Nothing is without its own shortfalls. The effectiveness of autofocus depends on the number of points within the image area that manufacture has set, the nature of the subject whether is stationary or moving as well as how the camera is reading the tonal variance in the image.  Hence the introduction of two additional autofocus modes – continuous focus and single area focus.


I-Continuous Focus Mode

Depend on your camera manufacturer the name of this mode will be different. For example, Canon calls this mode "AI Servo" while Nikon calls it "Continuous/AF-C” regardless of the name how this works is the same.


 In this mode the camera does not lock focus rather it keeps on focusing anytime the subject or the photographer moves.  In other words, focusing jumps from on point to another depend on the point with the most contrast and distance from the camera.  Simply put the camera tracks the subject.


II-Single Area Focus Mode

As with continuous focus mode, the name of this mode depends on the camera manufacturer although they operate in the same way.  Nikon cameras label this mode as "AF-S" while on Canon cameras it is called "One Shot AF" other camera manufacturers use their own unique names as well.  But no matter what it is referred to as it works by locking in focus.


 Once you set a point for the camera to focus on and the camera has successfully focused on the point, focus is locked in.  What this means is that if your subject moves the camera will not track to find another focus point but rather keep the original focus point sharp.


How to use what mode?

No one mode is superior to the other. Every mode is useful in one scenario and useless in the other.  The best solution here is to access your needs and choose the appropriate mode.  As a rule of thumb, single mode focusing is ideal for stationary subjects. For example, when taking landscape image, you pick a point -hyperfocal point- focus on that to get sharp landscapes from front to back.  Posed portraits is another scenario where single point focus will be ideal.  Since eyes in portraits are supposed to be sharp and the subject is stationary you focus on the eyes and fire away.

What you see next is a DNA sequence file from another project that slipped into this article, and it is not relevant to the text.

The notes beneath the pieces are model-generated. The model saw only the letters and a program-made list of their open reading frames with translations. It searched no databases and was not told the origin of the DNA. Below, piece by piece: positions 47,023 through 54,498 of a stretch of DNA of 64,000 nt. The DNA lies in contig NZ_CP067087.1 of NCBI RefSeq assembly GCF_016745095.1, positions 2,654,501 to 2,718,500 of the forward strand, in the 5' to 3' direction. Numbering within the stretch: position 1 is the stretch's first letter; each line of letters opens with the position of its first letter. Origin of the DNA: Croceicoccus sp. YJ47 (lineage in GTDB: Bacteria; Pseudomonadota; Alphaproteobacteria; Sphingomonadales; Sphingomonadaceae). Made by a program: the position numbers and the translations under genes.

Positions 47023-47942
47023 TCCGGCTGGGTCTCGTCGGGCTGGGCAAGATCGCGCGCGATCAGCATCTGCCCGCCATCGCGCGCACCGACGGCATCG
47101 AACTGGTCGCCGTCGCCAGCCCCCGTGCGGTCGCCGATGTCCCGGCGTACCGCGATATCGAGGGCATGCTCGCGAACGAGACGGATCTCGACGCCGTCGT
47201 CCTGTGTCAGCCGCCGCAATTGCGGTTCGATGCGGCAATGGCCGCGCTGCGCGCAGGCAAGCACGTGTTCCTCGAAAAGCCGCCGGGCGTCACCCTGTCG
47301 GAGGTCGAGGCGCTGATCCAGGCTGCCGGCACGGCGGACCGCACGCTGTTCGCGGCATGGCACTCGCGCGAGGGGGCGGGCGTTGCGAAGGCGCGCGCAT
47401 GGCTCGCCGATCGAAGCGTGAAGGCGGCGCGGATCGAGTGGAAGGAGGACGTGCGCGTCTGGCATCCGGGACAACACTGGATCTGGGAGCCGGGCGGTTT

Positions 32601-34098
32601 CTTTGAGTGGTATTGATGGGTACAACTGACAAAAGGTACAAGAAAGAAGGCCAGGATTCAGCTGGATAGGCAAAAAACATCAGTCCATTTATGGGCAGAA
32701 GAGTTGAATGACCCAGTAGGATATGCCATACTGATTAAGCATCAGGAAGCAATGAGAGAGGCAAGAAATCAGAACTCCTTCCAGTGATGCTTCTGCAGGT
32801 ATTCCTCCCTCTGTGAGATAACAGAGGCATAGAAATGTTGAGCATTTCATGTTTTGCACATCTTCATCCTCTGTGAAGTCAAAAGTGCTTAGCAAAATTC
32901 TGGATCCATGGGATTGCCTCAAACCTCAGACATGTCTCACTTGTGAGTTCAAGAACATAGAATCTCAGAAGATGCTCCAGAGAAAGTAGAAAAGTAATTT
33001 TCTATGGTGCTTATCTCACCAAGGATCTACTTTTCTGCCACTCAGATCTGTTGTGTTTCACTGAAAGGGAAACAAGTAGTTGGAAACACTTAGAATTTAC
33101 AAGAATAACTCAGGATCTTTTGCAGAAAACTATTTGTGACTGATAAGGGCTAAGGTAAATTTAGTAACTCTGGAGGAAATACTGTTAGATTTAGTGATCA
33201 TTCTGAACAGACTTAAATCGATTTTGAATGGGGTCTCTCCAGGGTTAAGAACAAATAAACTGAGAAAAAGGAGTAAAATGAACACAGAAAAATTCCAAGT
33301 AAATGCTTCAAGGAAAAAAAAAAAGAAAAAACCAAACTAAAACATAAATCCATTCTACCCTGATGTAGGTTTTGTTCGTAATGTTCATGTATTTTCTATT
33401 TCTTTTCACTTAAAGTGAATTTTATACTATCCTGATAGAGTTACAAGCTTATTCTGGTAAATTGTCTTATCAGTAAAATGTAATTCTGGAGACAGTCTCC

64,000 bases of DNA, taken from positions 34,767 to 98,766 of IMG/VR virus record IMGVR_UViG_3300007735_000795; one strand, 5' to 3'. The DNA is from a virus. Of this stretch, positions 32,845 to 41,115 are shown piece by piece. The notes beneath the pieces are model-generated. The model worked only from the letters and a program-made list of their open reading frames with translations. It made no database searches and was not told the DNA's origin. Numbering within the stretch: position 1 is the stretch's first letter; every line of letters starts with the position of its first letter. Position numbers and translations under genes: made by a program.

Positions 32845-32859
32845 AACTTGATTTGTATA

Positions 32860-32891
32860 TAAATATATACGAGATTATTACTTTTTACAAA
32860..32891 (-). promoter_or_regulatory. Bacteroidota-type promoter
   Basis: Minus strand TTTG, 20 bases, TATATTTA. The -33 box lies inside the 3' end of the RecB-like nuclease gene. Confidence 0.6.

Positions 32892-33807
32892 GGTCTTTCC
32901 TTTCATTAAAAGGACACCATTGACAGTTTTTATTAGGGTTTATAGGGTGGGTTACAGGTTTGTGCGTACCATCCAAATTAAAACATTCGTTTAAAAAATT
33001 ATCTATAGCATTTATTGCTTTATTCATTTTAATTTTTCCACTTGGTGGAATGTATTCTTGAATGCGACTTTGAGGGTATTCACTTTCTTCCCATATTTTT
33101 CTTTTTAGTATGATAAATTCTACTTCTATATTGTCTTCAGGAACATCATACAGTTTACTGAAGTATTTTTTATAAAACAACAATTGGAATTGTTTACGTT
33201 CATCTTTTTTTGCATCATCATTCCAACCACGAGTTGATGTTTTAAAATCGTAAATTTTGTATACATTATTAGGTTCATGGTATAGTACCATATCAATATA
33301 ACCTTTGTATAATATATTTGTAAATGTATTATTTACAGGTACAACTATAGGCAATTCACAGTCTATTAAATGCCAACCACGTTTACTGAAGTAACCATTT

But, when you are taking images of moving objects single point will fail.  In this case you need continuous focusing, so the camera can take track the subject to keep it in focus. Action photographer or when taking images of toddlers and children continuous focus is ideal to keep track of these moving subjects.


Tip: Back button focusing combines both single areas focus and continuous focus mode into one button. With back button focusing you switch between the two modes on the fly by removing focusing form the shutter button and assigning it to the AFL lock button.  In this case, when you press and let go the AFL-lock button focusing is locked on the point you have focused (single point focus mode).  If on the other hand, you continuously hold the button the camera will continue to focus until when you take the picture or let the button the go (continuous focus mode).  To us back button focusing, check your camera manual or simply google it!


Manual focus, as cumbersome as it is, becomes ideal when you are in low light situations.  Most DSLRs have a light to help illuminate the subject but the effectiveness of this light is limited.


 This is the case that calls for manual focusing to achieve ideal focus.  The same applies to microphotography where you need to fine-tune your focusing to get at point you want to be in focus.


As is with all artistic endeavors the mode you chose will depend on your artistic vision. Happy shooting!